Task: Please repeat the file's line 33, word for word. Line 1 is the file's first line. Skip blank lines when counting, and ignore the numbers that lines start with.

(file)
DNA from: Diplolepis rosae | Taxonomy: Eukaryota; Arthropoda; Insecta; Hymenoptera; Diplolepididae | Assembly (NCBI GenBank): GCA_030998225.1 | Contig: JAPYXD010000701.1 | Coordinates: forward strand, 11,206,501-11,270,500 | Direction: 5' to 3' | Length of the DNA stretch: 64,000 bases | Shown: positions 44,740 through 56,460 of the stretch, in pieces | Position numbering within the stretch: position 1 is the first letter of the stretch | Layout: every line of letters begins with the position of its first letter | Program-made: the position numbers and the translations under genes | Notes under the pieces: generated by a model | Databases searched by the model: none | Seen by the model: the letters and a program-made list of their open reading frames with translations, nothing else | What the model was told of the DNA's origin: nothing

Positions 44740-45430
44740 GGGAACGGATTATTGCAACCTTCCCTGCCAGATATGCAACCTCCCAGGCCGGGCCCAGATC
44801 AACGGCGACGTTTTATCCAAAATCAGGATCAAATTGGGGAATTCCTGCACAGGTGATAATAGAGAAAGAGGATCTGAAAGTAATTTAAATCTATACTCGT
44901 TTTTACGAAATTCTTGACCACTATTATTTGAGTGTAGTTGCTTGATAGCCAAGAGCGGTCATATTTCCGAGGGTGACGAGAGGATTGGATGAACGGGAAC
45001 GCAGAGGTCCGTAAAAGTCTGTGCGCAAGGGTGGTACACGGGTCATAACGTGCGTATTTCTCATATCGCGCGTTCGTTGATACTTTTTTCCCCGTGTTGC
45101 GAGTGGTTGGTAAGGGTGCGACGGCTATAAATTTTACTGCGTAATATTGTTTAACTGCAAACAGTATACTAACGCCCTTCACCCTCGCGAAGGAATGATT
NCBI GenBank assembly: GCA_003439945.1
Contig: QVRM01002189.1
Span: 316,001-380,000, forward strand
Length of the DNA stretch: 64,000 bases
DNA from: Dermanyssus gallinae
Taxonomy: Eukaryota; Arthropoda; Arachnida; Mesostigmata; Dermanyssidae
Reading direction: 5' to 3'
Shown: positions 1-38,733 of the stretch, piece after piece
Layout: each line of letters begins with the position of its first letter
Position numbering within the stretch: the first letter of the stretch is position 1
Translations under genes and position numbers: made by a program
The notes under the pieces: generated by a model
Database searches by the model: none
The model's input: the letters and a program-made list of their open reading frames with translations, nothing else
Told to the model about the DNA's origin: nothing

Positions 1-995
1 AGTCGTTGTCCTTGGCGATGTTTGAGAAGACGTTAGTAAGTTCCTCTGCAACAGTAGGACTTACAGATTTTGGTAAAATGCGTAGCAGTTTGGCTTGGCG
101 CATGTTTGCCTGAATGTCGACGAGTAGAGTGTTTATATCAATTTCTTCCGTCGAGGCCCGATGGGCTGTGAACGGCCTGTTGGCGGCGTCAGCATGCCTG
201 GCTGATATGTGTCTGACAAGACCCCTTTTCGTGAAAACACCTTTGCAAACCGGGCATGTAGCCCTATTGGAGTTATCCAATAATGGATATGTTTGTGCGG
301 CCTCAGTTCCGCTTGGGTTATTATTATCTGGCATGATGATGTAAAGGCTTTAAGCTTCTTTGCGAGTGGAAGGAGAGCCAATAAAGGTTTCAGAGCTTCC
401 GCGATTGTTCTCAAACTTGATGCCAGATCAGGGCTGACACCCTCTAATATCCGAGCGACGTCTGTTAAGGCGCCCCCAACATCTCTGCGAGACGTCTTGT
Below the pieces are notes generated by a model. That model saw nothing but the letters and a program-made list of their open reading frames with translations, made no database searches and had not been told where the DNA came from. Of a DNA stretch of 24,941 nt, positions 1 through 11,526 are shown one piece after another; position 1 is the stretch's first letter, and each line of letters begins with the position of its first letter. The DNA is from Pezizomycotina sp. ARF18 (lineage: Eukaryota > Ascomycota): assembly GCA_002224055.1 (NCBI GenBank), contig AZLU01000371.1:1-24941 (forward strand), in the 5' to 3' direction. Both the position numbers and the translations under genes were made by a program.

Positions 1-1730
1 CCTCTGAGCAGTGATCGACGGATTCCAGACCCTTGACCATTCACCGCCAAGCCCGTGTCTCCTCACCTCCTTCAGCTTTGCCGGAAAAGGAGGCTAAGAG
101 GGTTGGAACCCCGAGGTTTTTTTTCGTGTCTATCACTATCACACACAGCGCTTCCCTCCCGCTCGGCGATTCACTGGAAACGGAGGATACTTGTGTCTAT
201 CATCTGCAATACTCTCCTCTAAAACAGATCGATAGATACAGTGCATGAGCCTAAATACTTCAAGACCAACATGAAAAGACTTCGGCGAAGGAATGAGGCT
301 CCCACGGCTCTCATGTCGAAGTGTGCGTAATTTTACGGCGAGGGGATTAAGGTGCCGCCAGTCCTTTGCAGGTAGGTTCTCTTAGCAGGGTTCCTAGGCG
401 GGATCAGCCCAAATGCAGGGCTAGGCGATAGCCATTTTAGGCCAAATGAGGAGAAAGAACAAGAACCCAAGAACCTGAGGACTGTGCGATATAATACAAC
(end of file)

201 CATCTGCAATACTCTCCTCTAAAACAGATCGATAGATACAGTGCATGAGCCTAAATACTTCAAGACCAACATGAAAAGACTTCGGCGAAGGAATGAGGCT